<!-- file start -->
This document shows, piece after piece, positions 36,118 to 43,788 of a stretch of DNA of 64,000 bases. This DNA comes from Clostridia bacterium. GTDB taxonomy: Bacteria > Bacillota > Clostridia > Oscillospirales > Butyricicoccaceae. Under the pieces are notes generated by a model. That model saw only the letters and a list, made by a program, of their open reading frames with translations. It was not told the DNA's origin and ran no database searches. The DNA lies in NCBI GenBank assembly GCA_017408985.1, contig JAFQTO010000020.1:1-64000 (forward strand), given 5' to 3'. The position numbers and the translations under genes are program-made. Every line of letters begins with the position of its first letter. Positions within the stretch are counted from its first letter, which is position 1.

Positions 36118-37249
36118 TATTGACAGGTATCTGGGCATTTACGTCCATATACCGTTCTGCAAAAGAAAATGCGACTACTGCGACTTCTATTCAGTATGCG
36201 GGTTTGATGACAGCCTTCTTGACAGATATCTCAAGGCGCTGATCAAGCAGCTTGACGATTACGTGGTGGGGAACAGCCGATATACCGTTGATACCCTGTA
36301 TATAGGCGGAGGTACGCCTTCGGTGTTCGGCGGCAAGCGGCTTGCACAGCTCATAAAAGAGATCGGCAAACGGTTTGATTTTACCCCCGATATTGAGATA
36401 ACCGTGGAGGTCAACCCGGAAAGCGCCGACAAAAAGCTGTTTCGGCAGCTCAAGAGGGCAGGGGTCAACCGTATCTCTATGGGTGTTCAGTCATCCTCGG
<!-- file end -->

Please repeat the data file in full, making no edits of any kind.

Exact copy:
This document shows, piece after piece, positions 36,118 to 43,788 of a stretch of DNA of 64,000 bases. This DNA comes from Clostridia bacterium. GTDB taxonomy: Bacteria > Bacillota > Clostridia > Oscillospirales > Butyricicoccaceae. Under the pieces are notes generated by a model. That model saw only the letters and a list, made by a program, of their open reading frames with translations. It was not told the DNA's origin and ran no database searches. The DNA lies in NCBI GenBank assembly GCA_017408985.1, contig JAFQTO010000020.1:1-64000 (forward strand), given 5' to 3'. The position numbers and the translations under genes are program-made. Every line of letters begins with the position of its first letter. Positions within the stretch are counted from its first letter, which is position 1.

Positions 36118-37249
36118 TATTGACAGGTATCTGGGCATTTACGTCCATATACCGTTCTGCAAAAGAAAATGCGACTACTGCGACTTCTATTCAGTATGCG
36201 GGTTTGATGACAGCCTTCTTGACAGATATCTCAAGGCGCTGATCAAGCAGCTTGACGATTACGTGGTGGGGAACAGCCGATATACCGTTGATACCCTGTA
36301 TATAGGCGGAGGTACGCCTTCGGTGTTCGGCGGCAAGCGGCTTGCACAGCTCATAAAAGAGATCGGCAAACGGTTTGATTTTACCCCCGATATTGAGATA
36401 ACCGTGGAGGTCAACCCGGAAAGCGCCGACAAAAAGCTGTTTCGGCAGCTCAAGAGGGCAGGGGTCAACCGTATCTCTATGGGTGTTCAGTCATCCTCGG